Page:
If the old saying is to be believed, then winner takes all.
Not, however, in the case of Sunderland Ladies, Football Association Women's Premier League National champions for 2011.
They might have lifted the title to stake their claim as the best in the country, but they still missed out on a place in the potentially lucrative FA Women's Super League, running from April to August.
"We thought we were guaranteed a place, we were top of the league, everything was right on the playing side of things, and we had the backing behind the scenes as well," Sunderland Ladies chairman Maurice Alderson told BBC Look North.
"To be told our bid had failed, it was a devastating blow."
Newcastle United also missed out to leave one of England's traditional football hotbeds without representation in the new eight-team, semi-professional division.
"There are many questions to ask the Football Association. 'Is it geographical?' is one," Newcastle United WFC first-team coach Gary Muttimer said.
"It is quite hard to digest, looking at all these teams progressing and pulling away, and we're not going to be part of that."
Clubs were invited to apply for places in the league in a similar vein to rugby league's Super League, with equal attention paid to business plans and revenue streams as to on-the-field success.
"I was very surprised, but what it came down to was not the quality of the team, it was about a bid. The FA were quite clear about it, it was an open bidding process," said Jen O'Neill, editor of the SheKicks women's football website.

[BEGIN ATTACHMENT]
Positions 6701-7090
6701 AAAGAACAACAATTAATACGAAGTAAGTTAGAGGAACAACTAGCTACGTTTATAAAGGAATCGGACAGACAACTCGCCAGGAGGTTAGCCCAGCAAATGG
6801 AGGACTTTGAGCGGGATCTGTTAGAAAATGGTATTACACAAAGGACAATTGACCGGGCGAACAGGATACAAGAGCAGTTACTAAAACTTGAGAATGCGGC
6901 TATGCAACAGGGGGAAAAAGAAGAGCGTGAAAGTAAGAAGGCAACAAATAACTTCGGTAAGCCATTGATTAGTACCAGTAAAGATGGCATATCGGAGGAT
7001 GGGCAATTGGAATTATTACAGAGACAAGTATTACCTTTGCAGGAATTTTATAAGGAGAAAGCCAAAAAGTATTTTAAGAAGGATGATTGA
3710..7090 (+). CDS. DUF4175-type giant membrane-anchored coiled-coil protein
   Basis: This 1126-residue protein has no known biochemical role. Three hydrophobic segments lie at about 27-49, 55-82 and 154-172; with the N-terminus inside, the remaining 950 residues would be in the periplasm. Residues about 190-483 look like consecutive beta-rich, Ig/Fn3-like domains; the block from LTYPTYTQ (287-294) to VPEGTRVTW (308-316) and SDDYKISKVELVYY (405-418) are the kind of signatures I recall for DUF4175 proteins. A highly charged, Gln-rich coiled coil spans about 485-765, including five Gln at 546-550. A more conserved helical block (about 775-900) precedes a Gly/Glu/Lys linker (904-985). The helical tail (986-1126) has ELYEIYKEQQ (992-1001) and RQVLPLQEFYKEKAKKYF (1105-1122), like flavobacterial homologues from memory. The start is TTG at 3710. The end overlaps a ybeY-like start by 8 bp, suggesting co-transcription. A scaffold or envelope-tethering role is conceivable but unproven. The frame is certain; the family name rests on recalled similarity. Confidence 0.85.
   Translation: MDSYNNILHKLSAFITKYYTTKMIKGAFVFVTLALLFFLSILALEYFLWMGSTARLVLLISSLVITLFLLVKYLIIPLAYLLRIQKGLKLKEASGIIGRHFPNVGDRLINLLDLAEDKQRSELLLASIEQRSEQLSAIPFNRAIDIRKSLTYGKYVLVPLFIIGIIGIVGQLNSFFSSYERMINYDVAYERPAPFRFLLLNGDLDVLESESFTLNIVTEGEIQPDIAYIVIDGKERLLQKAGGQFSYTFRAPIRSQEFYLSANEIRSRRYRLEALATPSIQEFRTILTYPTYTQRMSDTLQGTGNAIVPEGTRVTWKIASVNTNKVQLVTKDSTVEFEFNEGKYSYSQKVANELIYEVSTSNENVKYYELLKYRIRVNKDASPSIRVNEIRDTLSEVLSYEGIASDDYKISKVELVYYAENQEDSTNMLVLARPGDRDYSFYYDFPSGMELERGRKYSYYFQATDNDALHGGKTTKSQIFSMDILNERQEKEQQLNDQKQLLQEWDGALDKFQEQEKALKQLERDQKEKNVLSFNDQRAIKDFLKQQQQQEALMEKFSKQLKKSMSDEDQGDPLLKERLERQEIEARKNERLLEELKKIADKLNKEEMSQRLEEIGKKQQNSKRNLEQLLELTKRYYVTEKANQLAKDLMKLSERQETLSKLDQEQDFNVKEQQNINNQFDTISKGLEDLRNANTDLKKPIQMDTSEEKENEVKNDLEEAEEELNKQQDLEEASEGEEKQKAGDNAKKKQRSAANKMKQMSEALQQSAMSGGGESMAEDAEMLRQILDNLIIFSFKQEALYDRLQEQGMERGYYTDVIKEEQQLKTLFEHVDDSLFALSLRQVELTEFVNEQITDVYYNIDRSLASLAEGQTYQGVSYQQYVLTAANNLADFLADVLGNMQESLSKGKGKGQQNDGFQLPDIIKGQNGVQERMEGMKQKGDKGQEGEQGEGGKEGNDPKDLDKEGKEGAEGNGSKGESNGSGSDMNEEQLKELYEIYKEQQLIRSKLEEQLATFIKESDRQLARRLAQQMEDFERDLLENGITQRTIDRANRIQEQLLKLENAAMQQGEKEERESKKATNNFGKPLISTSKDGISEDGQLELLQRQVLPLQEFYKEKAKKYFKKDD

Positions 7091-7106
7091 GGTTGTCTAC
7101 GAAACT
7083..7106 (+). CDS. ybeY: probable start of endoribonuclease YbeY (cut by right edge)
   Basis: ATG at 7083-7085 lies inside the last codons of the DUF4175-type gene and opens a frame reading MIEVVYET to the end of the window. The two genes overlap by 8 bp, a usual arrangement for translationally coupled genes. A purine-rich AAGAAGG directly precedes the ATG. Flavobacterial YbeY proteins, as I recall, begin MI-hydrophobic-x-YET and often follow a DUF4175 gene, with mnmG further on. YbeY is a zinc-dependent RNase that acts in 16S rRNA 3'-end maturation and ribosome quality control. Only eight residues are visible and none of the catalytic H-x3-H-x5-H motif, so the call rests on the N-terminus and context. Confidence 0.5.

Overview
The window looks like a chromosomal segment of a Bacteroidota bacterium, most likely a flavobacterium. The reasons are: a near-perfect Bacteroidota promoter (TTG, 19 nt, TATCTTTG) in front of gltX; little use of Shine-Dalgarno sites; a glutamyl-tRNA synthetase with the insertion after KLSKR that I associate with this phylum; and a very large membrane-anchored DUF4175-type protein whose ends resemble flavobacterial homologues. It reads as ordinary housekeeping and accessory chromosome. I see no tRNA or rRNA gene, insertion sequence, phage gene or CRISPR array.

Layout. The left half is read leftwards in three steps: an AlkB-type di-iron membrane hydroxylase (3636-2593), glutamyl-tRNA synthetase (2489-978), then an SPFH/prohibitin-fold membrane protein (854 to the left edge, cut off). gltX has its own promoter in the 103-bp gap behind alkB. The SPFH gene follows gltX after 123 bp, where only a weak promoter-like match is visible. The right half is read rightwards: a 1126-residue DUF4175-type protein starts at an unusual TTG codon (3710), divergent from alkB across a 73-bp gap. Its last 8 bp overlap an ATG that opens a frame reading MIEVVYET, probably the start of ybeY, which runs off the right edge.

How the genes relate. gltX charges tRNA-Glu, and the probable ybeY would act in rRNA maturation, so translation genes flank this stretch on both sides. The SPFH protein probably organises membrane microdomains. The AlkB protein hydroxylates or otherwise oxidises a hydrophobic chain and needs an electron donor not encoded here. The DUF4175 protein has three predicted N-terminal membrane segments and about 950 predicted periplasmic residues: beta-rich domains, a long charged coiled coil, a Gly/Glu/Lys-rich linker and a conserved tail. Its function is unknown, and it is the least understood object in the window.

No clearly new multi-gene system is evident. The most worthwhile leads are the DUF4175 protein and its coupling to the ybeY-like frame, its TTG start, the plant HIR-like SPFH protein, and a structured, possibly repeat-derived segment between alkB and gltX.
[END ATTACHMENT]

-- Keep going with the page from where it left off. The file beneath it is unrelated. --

"Sixteen clubs tried to get into it, and they say that in terms of marketing and finance, perhaps the Sunderland and Newcastle bids were not good enough."
Despite the lack of team representation, the north east has lived up to its reputation as a breeding ground for female players as much as it has done for their male counterparts.
Lucy Staniforth at Lincoln, Steph Houghton and Jordan Nobbs at Arsenal, and Jill Scott at Everton are among the former players now representing the region in the division.
"There are eight north east girls playing in the WSL, seven of them were my players, so I can watch a few games and see somebody involved," Sunderland boss Mick Mulhern said.
"I hope I don't lose anybody else, we're building for the future. We want to continue to do well in this league, and dominate it until we can get in the Super League in a few years' time."